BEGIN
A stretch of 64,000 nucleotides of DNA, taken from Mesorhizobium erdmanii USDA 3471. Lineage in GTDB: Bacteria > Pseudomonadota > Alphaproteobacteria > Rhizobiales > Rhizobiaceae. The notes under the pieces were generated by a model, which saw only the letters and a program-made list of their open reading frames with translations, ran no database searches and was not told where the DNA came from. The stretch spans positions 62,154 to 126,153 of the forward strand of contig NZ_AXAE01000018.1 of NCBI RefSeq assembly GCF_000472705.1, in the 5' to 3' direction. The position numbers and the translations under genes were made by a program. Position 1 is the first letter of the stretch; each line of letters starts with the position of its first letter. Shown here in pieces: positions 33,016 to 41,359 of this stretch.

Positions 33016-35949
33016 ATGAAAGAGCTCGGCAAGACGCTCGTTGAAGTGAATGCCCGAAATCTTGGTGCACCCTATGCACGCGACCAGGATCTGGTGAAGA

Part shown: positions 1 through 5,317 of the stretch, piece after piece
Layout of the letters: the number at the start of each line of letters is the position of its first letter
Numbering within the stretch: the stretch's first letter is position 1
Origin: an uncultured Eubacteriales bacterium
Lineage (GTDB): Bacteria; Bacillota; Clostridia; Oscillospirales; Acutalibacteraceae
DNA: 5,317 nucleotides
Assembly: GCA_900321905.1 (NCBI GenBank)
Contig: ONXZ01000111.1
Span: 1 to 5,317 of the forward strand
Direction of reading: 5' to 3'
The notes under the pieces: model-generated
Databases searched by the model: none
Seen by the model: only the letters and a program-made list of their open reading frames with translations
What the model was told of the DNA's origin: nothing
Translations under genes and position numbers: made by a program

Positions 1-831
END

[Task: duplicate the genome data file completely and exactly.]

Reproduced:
A stretch of 64,000 nucleotides of DNA, taken from Mesorhizobium erdmanii USDA 3471. Lineage in GTDB: Bacteria > Pseudomonadota > Alphaproteobacteria > Rhizobiales > Rhizobiaceae. The notes under the pieces were generated by a model, which saw only the letters and a program-made list of their open reading frames with translations, ran no database searches and was not told where the DNA came from. The stretch spans positions 62,154 to 126,153 of the forward strand of contig NZ_AXAE01000018.1 of NCBI RefSeq assembly GCF_000472705.1, in the 5' to 3' direction. The position numbers and the translations under genes were made by a program. Position 1 is the first letter of the stretch; each line of letters starts with the position of its first letter. Shown here in pieces: positions 33,016 to 41,359 of this stretch.

Positions 33016-35949
33016 ATGAAAGAGCTCGGCAAGACGCTCGTTGAAGTGAATGCCCGAAATCTTGGTGCACCCTATGCACGCGACCAGGATCTGGTGAAGA

Part shown: positions 1 through 5,317 of the stretch, piece after piece
Layout of the letters: the number at the start of each line of letters is the position of its first letter
Numbering within the stretch: the stretch's first letter is position 1
Origin: an uncultured Eubacteriales bacterium
Lineage (GTDB): Bacteria; Bacillota; Clostridia; Oscillospirales; Acutalibacteraceae
DNA: 5,317 nucleotides
Assembly: GCA_900321905.1 (NCBI GenBank)
Contig: ONXZ01000111.1
Span: 1 to 5,317 of the forward strand
Direction of reading: 5' to 3'
The notes under the pieces: model-generated
Databases searched by the model: none
Seen by the model: only the letters and a program-made list of their open reading frames with translations
What the model was told of the DNA's origin: nothing
Translations under genes and position numbers: made by a program

Positions 1-831